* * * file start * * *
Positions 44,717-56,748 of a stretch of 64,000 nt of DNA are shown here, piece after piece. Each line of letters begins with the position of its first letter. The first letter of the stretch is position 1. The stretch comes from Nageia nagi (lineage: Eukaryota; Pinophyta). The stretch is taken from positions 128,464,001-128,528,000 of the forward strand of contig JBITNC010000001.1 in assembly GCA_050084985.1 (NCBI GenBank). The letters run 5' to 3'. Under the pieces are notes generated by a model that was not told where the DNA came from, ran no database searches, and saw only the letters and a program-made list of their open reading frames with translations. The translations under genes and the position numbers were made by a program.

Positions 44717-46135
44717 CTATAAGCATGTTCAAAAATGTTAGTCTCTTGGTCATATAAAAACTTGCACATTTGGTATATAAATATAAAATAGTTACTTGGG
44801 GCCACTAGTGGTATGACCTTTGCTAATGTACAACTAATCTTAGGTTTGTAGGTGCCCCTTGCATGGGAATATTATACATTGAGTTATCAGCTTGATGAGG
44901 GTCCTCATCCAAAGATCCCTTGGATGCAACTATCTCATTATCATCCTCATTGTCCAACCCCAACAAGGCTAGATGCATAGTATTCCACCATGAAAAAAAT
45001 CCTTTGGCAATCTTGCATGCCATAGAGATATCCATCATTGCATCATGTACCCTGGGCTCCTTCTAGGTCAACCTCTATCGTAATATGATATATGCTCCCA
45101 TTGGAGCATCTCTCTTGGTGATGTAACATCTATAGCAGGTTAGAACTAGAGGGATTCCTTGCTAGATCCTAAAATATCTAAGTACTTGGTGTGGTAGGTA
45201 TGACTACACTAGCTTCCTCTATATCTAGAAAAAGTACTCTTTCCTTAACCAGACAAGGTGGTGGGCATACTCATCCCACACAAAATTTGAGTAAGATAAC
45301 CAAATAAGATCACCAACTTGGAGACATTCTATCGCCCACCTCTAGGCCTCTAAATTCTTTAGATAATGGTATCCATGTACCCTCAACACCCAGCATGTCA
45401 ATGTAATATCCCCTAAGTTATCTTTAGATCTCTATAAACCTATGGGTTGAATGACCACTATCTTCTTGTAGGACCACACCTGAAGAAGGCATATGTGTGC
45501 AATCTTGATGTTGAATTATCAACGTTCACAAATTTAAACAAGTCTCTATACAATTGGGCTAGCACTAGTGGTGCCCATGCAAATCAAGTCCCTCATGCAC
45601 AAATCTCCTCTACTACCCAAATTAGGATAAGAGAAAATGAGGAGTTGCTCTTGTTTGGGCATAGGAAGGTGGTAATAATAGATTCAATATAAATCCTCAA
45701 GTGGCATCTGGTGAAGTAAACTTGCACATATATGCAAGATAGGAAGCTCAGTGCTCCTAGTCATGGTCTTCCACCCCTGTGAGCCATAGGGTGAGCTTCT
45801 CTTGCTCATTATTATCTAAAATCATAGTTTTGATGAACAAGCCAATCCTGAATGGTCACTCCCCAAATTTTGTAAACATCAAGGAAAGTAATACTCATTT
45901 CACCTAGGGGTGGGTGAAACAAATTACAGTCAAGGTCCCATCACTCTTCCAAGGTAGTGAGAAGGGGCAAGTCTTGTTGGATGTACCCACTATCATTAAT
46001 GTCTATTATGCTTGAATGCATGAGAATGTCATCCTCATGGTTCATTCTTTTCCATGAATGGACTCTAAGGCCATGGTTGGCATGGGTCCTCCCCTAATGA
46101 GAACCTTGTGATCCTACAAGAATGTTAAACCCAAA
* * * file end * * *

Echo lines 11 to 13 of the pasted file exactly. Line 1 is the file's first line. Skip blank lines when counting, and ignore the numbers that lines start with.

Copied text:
45501 AATCTTGATGTTGAATTATCAACGTTCACAAATTTAAACAAGTCTCTATACAATTGGGCTAGCACTAGTGGTGCCCATGCAAATCAAGTCCCTCATGCAC
45601 AAATCTCCTCTACTACCCAAATTAGGATAAGAGAAAATGAGGAGTTGCTCTTGTTTGGGCATAGGAAGGTGGTAATAATAGATTCAATATAAATCCTCAA
45701 GTGGCATCTGGTGAAGTAAACTTGCACATATATGCAAGATAGGAAGCTCAGTGCTCCTAGTCATGGTCTTCCACCCCTGTGAGCCATAGGGTGAGCTTCT